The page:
For most people who don’t know the minutiae of world history, an epithet is all we’ve got to go on. When we read about Alexander or Darius the Great, we assume they’re pretty good at their jobs. If your name is Charles the Mad or James the Shit, then we can guess you made a few enemies in your time.

Occasionally, history will give up an epithet that needs explaining. Here we look at the stories behind four of the most peculiar and often comical epithets in history.

Æthelred the Unready

Imagine a seven-year-old boy playing in the garden with a wooden sword. It’s 978 AD, and while Saxon Britain isn’t exactly a pleasure garden, a kid is still a kid. Into the garden walks an armor-clad, sword-carrying, blood-stained warrior. He kneels.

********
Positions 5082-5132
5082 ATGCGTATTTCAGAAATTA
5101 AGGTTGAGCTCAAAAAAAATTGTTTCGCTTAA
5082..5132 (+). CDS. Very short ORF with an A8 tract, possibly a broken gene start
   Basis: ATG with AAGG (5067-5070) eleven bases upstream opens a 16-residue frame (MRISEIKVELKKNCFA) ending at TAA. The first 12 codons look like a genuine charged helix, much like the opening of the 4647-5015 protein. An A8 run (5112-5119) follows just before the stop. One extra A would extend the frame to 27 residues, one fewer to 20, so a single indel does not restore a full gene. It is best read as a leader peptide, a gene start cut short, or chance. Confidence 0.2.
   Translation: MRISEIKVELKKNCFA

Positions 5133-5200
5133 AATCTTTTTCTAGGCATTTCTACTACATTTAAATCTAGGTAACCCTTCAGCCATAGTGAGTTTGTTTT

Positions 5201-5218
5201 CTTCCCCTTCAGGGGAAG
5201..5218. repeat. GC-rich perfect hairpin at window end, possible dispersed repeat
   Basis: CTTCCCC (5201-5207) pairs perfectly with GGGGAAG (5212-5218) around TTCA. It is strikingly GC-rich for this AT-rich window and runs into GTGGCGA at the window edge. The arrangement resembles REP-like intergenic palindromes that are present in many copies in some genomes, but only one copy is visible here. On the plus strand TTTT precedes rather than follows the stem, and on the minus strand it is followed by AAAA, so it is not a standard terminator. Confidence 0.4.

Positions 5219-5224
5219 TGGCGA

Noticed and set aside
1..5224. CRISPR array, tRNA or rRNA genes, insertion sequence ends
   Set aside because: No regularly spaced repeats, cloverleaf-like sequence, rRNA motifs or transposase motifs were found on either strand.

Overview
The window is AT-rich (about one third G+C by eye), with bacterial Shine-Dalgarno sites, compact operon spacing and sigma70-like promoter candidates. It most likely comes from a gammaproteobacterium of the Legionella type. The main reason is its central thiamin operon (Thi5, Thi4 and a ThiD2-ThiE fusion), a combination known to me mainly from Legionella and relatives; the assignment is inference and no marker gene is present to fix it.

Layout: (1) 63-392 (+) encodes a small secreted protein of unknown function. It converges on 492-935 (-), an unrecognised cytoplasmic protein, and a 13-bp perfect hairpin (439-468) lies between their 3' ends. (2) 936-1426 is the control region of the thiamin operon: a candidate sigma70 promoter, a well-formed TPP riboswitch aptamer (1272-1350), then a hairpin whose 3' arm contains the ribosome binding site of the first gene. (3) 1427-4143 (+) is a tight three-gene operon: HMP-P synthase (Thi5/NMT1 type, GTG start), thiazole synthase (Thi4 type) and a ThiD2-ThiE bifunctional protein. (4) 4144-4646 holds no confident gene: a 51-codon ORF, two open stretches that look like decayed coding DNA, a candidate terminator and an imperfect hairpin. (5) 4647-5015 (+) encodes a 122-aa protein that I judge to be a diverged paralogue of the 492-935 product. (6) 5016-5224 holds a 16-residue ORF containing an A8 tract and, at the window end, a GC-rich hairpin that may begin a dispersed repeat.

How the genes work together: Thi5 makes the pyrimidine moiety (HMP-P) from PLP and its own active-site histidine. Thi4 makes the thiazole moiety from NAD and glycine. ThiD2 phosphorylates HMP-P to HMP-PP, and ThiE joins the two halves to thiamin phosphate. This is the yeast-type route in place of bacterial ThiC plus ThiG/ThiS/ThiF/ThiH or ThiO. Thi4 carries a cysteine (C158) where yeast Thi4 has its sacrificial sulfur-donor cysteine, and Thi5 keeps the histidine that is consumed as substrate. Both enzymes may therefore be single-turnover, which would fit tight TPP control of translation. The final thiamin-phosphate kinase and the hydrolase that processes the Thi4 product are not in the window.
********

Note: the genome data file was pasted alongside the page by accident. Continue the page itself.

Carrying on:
“My Lord Æthelred,” he says. “Your mom told us to murder your brother. You are now king.”

That’s not a great start to your royal career, but things will get better, right? Well, no. Poor little Æthelred has to face the most powerful Viking force the region has seen in a century. On his tiny shoulders and with his wooden sword, the war-weary Saxons need to repel the Scandinavian hordes. I think most seven-year-old boys would be “unready.”

But “unready” in 10th-century Britain did not mean what it means today. Unready derives from unræd, which means “bad counsel” or “folly,” and so Æthelred the Unready actually just means he had awful advisors. And there was a lot of unræd going around. Æthelred floundered from defeat to defeat and never really got his court in order. Under Æthelred, Britain very nearly became entirely Viking.